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If your shallow water well is coming up dry, recent climatic conditions may explain why the water is dropping beyond the reach of your well.
A viewer on the northeast side of Jacksonville says he and others are having problems with shallow well pumps sucking air. Ponds are down 5 feet, and even the weeds are dying.
All of Florida’s groundwater is replenished by rainfall which is in short supply recently. Duval County is more than 5 inches below normal for the month, resulting in low local aquifer levels.
This month’s lack of rainfall has increased the risk of drought in Duval County and surrounding parts of North Florida, reducing groundwater levels over most of the area.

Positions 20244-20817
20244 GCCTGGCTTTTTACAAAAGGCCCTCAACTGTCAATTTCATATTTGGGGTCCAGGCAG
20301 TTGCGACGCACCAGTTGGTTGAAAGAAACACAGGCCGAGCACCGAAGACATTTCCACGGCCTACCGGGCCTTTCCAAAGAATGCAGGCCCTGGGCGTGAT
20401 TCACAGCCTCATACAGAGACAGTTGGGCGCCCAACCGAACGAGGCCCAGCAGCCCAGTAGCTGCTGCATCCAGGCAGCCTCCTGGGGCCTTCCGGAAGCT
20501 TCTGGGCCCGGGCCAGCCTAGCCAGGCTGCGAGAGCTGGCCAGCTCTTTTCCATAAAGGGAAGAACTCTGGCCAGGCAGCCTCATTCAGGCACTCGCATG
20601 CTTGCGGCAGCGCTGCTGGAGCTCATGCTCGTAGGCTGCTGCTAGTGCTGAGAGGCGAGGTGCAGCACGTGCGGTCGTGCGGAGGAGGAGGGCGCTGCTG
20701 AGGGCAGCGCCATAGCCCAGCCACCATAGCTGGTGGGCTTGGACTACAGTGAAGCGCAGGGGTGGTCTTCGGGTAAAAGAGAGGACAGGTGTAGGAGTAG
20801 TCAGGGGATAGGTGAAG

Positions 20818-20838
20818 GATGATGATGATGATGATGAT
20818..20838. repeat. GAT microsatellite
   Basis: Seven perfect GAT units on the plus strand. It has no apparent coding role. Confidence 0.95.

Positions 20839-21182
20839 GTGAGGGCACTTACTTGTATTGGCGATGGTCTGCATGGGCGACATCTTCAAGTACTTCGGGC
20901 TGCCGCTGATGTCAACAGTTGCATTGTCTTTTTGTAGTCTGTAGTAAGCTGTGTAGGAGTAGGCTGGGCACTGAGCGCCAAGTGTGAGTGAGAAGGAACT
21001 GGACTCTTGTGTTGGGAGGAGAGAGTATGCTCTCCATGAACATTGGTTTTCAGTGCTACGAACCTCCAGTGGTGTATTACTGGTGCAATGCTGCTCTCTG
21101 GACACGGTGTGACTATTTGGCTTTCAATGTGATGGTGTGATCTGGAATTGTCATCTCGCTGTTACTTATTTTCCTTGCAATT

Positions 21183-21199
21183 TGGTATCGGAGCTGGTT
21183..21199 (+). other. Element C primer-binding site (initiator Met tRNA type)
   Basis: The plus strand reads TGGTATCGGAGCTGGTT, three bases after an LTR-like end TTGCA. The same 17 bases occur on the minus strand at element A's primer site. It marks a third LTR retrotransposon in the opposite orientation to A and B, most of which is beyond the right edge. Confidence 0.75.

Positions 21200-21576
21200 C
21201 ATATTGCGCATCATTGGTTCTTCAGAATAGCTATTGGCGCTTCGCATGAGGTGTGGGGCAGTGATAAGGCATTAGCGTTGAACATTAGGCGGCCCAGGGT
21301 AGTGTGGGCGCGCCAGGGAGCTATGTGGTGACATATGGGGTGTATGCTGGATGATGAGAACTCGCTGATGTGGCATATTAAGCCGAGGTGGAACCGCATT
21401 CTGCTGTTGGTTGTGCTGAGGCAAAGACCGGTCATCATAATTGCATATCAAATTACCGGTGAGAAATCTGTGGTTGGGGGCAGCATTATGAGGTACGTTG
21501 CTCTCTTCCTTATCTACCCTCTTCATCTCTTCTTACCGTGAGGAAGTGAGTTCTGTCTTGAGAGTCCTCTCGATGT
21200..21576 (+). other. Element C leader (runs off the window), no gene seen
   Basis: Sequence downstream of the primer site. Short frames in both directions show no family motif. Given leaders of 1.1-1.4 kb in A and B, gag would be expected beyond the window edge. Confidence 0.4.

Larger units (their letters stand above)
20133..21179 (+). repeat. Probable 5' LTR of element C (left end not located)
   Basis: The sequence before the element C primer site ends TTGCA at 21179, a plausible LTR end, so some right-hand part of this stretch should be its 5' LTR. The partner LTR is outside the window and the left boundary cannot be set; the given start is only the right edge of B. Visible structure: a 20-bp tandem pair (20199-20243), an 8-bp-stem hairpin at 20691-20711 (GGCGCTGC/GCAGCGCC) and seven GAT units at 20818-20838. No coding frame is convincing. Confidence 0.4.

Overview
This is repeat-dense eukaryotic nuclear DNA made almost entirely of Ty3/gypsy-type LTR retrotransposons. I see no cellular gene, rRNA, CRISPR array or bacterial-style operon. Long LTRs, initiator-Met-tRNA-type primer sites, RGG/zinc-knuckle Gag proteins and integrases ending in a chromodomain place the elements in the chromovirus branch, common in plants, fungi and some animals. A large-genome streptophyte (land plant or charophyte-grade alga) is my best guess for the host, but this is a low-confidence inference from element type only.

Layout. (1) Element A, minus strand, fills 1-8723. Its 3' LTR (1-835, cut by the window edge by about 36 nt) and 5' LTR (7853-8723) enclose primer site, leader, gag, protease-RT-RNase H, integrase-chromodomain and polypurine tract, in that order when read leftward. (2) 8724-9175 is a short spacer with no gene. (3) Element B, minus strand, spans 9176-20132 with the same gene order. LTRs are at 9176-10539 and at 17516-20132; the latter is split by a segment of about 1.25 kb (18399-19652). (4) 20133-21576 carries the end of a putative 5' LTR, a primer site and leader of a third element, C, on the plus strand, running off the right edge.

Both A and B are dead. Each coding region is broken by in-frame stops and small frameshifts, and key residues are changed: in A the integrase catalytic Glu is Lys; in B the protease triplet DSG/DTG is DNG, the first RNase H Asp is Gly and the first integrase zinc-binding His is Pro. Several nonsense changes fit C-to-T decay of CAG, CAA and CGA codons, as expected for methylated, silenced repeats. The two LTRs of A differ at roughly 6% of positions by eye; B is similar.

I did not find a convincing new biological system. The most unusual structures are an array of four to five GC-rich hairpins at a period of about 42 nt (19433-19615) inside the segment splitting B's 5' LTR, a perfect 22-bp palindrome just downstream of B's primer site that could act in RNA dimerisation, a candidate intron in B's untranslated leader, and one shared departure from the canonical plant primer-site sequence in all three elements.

People are using more water for nonessential uses causing water levels and pressure to decline. In addition, May is the highest month out of the year for evaporation which reduces the amount of runoff that goes into recharging groundwater.
The bottom line is more water is coming out of the aquifer than resupplying it which can lead to a loss of pressure and flow in wells in shallow depth wells.
The St. Johns River Water Management District reports most areas were average to 1 inch below normal in the green colors. Wells in Nassau County are up to 3 inches below average.
Current groundwater levels for a well in Clay County (blue line) recently dropped below average shown by the black line in May.